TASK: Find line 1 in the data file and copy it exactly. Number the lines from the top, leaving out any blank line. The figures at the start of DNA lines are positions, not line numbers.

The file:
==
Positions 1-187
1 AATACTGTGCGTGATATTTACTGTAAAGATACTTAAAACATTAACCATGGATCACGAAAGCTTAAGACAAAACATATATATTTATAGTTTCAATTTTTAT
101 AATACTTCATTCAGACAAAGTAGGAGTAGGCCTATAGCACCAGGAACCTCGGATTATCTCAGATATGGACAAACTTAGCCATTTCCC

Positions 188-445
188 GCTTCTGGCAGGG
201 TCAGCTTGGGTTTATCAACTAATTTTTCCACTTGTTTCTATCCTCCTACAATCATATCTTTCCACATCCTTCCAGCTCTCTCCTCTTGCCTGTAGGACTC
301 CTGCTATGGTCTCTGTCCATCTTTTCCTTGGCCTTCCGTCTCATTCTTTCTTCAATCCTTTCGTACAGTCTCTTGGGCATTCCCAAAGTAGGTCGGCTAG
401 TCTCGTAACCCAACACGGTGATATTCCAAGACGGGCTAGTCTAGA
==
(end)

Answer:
Positions 1-187